DURHAM — Both major presidential campaigns are making clear that North Carolina is a must-win state in their election strategies as key surrogates and the candidates themselves heavily canvass the state in the final days of the election.
Democratic candidate Joe Biden’s campaign has been much more reticent to hold in-person events throughout the race, citing the COVID-19 pandemic and focusing on virtual events. But with only a couple weeks remaining and the important state in a dead heat, Biden’s campaign has increased its physical presence dramatically.
Last Sunday, Biden traveled to Durham to give a speech at Riverside High School. NSJ was present outside and witnessed many of the state’s high-profile Democratic politicians drive by following the event, waving at supporters gathered in the parking lot.
Other events were also planned across Durham on Sunday by Democratic officials, like a “Todos Con Biden” car parade meant to drive turnout among the city’s Hispanic population. Biden was not at the event, but NSJ counted 21 vehicles in the caravan headed from Compare Foods on University Drive to an early-voting location at Durham’s South Regional Library. Biden was seen instead at an area Cook Out restaurant, where he ordered one chocolate and one vanilla shake, telling reporters he planned to combine them when back in the car.
At Biden’s Durham speech, he focused on Trump’s response to COVID-19, racial injustice and the Affordable Care Act, which he said Supreme Court nominee Judge Amy Coney Barrett would vote to eliminate, and he would instead expand upon.
“Look, your governor has been working hard to expand Medicaid, but it’s being blocked by [the] Republican legislature,” Biden said. “My plan will automatically enroll 357,000 uninsured North Carolinians in a public option for free, automatically.”
Gates McGavick, North Carolina press secretary for Trump’s campaign, responded to the Biden visit, saying, “After ignoring North Carolina for months, a last-minute visit from Biden won’t make a dent in the advantage we’ve built thanks to our field army and frequent visits from President Trump.”
Biden’s running mate, California Sen. Kamala Harris, was set to speak in Asheville and Charlotte on Oct. 15, but the events were canceled after members of her staff tested positive for COVID-19. Her husband, Doug Emhoff, visited the state on Oct. 20, traveling to both Wilmington and Greenville. It was the second trip Emhoff had taken to North Carolina in October.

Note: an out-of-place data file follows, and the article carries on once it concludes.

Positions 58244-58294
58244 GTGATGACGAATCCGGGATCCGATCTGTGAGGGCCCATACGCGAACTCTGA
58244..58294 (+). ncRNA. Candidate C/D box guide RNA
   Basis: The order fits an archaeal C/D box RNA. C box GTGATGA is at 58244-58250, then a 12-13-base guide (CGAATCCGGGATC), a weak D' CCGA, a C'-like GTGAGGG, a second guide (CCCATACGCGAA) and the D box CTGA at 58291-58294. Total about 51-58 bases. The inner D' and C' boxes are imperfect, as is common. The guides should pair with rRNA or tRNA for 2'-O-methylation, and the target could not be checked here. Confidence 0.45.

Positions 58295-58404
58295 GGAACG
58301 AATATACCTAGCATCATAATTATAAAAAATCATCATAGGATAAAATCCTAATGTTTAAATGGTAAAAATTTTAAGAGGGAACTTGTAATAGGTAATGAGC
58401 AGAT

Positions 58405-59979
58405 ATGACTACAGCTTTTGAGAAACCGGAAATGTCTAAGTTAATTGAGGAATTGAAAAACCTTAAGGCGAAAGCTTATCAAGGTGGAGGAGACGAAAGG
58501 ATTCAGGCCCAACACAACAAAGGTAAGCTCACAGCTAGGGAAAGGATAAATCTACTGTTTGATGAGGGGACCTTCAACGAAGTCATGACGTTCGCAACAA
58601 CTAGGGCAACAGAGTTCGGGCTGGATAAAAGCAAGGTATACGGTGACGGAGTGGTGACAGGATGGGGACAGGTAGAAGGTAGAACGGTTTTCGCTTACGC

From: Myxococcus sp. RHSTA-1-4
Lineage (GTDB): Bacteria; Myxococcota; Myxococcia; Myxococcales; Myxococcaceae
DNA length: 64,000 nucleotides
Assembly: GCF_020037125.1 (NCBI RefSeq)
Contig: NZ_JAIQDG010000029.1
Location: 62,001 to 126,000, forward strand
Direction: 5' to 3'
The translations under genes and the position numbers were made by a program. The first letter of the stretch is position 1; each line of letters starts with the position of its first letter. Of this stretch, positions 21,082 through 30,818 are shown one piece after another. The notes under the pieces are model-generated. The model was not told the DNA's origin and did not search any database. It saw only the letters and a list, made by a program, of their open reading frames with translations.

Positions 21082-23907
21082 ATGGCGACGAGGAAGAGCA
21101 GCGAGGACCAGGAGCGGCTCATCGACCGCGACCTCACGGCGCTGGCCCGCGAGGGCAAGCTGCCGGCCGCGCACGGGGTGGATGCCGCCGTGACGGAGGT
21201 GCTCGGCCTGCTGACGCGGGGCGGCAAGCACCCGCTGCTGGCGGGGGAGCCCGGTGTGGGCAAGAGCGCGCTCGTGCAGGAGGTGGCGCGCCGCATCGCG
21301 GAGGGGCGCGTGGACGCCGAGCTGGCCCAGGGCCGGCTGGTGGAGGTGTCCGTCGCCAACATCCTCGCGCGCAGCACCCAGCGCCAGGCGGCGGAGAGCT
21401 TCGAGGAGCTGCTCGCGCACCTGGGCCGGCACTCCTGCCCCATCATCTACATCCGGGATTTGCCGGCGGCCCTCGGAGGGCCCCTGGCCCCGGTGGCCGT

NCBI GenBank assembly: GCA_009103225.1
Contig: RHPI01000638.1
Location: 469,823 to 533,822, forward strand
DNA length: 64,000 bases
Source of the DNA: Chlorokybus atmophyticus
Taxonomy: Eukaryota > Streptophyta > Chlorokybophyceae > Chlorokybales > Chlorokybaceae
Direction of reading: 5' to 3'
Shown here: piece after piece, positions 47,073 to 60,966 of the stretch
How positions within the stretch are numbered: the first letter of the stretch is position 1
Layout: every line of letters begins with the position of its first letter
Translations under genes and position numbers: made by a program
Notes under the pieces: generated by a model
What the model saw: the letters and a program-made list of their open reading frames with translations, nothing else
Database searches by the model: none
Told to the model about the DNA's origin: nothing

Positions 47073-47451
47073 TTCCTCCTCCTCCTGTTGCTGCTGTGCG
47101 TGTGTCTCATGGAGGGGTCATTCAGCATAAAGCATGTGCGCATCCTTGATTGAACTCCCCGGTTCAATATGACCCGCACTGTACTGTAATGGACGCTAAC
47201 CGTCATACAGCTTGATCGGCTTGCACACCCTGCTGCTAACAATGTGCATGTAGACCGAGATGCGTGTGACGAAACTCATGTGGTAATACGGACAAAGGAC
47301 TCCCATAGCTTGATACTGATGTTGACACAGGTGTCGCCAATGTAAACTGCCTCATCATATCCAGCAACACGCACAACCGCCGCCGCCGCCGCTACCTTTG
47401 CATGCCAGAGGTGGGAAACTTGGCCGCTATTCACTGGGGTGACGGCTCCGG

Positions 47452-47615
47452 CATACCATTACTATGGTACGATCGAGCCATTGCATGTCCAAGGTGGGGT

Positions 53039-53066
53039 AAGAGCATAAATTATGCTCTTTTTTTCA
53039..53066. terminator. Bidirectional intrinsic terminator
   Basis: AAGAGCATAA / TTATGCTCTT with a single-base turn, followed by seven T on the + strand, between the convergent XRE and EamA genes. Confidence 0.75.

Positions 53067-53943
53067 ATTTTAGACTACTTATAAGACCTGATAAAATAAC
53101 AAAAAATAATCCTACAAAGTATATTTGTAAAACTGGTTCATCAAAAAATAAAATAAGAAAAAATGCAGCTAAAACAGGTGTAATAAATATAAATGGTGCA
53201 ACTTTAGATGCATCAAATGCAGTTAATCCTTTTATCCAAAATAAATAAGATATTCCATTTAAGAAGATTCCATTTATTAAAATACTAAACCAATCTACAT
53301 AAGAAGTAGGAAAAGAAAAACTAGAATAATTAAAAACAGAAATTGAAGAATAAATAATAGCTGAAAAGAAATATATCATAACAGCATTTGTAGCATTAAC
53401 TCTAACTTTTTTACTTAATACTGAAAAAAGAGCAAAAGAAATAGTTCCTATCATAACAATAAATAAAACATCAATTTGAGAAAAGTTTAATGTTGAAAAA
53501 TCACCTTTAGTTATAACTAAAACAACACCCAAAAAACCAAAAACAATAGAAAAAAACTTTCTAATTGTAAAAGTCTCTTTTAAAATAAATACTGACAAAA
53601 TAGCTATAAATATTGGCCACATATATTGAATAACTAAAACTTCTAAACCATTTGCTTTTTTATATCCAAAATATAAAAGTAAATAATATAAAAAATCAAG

Harris herself is now cleared to travel and rescheduled the visits to both Asheville and Charlotte for Wednesday, while Biden’s wife, Jill, visited Greenville and Fayetteville earlier in the month.
The Trump campaign, not to be outdone, is having an active October in North Carolina as well.
The president has already visited the state numerous times, including a trip to the airport in Greenville on Oct. 15 and then, less than a week later, is scheduled to be in Gastonia, also at the city’s airport, on Wednesday at 7 p.m. This campaign strategy of airport rallies has allowed the president to minimize travel time as he visits swing states like North Carolina.
Vice President Mike Pence is also acting as a key Trump surrogate, frequently visiting the state, including a stop in Johnston County on Oct. 16, the day after the Trump visit. The president’s family is especially being used as surrogates.
Ivanka Trump, the president’s daughter and close adviser, visited Raleigh on Oct. 20, following a visit earlier this month to Belmont, in suburban Charlotte, where she participated in a “fireside chat” Q&A with supporters.
Lara Trump, the wife of the president’s son Eric, gave a speech outside the New Hanover Republican Party Headquarters on Oct. 14. She has deep connections to the state, having graduated from NC State University and growing up in the Wilmington area, where she spoke.
Donald Trump Jr., the president’s eldest child, meanwhile, is doing a series of “Make America Great Again” events across the state, hitting Arden — a mountain town near Asheville — on the afternoon of Oct. 19 before heading to the Winston-Salem suburb of Kernersville for a rally that evening.
Many of these events were only made public at the last minute, so there will likely be more in the final two weeks that have yet to be announced.
According to the RealClearPolitics average of recent polling, Biden leads in the Tarheel State by 2.7%, but the latest poll, by Emerson College, has the race as a tie — both candidates with 49%. The poll was taken of 721 likely North Carolina voters from Oct. 13-14.
Early voting began Oct. 15 and will continue until Oct. 31. North Carolina will then vote with the rest of the nation on Election Day, Nov. 3.